Bee pollen for chickens? It’s one of my favorite superfoods and it’s very healthy for hens!

Yep, you can feed bee pollen to chickens, and as I discuss below, it has great health benefits for your flock. And honey bees are to thank!

One of my favorite ways to share this treat with my hens is by offering it in the spring, when my flock starts to consistently lay again. The ground is muddy (yuck), which means the amount of parasites and bad bacteria that flourish in wet environments SKYROCKETS.

As your chickens hunt and peck (and poop), they’re going to naturally pick up parasites. (They need to invent chicken shoes.) It’s gross, and even grosser when you look at it under a microscope. Who wants a mouthful of eggs teeming with salmonella and who knows what? Not me!

Don’t limit this golden jewel to just Spring though, there are benefits in the winter months too. It’s so beneficial, that I use it year-round.

That’s why I am sharing this bee pollen treat for backyard chickens. You’ll be surprised how healthy it is!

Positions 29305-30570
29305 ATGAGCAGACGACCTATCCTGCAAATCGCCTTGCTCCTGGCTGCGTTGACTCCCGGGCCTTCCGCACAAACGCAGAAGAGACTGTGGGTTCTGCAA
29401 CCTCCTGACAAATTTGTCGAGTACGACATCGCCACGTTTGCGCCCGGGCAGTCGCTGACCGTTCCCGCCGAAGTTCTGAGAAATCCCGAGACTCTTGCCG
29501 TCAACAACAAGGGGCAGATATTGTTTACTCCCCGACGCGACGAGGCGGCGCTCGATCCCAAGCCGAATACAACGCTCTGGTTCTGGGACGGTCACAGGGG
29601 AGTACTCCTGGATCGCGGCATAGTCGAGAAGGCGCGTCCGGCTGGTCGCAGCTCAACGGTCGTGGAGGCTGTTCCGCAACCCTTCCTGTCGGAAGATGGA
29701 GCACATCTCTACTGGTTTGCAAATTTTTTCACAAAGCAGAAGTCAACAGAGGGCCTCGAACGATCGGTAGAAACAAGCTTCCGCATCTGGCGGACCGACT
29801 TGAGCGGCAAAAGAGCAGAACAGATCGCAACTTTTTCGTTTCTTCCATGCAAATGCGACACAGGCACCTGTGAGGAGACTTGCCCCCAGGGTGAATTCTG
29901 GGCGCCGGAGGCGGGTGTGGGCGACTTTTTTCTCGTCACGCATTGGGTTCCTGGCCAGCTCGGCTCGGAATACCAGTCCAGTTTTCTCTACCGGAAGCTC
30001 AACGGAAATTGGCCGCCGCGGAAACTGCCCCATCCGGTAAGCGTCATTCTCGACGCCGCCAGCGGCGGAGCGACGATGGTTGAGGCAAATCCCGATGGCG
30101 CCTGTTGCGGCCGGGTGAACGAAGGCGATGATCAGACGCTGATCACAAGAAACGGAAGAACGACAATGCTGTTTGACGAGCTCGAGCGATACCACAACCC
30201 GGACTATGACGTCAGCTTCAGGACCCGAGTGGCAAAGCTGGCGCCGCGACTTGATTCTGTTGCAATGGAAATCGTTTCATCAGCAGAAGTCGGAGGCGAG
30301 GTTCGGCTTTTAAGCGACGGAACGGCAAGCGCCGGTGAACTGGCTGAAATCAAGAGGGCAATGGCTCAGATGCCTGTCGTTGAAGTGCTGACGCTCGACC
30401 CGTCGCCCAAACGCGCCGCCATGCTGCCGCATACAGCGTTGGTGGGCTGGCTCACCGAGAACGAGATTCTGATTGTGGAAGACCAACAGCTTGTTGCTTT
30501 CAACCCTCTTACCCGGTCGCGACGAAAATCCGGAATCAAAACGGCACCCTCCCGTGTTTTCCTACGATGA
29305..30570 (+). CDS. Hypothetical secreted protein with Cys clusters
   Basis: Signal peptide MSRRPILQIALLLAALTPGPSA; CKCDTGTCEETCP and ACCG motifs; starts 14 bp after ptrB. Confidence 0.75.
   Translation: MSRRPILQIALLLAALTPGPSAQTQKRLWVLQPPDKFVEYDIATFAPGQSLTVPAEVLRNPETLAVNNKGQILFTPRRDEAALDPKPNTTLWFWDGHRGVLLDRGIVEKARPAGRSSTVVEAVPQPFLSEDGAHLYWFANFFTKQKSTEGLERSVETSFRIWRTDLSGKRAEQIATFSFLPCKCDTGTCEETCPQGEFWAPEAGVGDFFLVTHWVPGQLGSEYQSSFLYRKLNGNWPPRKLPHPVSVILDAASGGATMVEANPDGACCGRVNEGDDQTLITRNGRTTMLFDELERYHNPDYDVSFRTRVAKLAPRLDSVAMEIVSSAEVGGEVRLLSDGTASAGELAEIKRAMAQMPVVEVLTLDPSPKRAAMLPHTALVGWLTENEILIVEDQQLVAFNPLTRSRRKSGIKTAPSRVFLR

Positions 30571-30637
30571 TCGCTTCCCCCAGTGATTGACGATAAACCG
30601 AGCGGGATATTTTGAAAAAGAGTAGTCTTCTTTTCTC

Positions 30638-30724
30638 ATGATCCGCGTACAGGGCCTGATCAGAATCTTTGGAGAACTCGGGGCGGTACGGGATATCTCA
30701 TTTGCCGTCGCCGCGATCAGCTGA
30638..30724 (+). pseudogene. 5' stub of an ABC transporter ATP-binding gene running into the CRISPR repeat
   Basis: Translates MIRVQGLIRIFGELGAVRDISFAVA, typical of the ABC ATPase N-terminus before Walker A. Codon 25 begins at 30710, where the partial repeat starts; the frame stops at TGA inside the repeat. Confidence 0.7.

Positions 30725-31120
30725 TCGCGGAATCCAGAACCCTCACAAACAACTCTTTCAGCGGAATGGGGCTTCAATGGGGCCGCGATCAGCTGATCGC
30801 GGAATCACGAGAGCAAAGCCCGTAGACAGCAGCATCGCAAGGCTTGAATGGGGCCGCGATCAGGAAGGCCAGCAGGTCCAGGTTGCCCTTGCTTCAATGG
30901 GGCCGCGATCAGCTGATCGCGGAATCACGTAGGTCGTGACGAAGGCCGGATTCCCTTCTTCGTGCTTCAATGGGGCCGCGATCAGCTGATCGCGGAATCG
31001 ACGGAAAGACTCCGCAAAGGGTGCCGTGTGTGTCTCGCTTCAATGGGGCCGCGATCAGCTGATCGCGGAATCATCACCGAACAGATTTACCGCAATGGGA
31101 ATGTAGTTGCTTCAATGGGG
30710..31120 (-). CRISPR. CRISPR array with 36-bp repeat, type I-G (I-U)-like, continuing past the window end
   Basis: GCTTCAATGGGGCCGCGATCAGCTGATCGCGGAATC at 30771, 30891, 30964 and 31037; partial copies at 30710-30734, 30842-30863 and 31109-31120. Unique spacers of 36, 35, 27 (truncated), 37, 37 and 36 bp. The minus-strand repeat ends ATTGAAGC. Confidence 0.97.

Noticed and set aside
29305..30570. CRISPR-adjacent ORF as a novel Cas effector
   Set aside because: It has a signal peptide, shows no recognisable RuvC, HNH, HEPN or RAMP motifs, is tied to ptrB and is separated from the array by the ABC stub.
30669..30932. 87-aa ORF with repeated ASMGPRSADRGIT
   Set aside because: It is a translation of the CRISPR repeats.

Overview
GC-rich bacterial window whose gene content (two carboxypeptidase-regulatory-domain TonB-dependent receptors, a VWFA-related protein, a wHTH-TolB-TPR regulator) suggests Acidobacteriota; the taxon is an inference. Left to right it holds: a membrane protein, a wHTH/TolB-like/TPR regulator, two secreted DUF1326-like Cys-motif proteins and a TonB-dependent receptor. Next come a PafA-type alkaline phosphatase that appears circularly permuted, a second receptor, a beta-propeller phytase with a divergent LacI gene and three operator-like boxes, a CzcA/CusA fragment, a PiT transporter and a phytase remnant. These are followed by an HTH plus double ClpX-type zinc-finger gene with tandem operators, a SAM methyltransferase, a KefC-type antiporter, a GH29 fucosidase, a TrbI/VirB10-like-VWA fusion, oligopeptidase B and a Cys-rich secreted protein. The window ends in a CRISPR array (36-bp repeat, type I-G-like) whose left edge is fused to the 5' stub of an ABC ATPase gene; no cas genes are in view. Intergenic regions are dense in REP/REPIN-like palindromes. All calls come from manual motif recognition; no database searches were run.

Bee Pollen Treat 2 FINAL

What Is Bee Pollen?

Bee pollen is made by busy bees working their magic. As bees buzz from flower to flower, collecting nectar, they also get covered in pollen. They mix this pollen with a bit of nectar and their own enzymes to create small, sticky pellets. These pellets are what we call bee pollen.

Bees carry these back to their hive, tucking them into special baskets on their legs – it’s like their grocery shopping! Once back at the hive, they store this pollen in the honeycomb, where it’s used as a food source for the colony. It’s a pretty cool natural process, turning flower dust into a super nutritious food!

If you haven’t seen the Bee Movie, now would be a good time. It’s a cute animated movie that has a great way of showing how bees use pollen.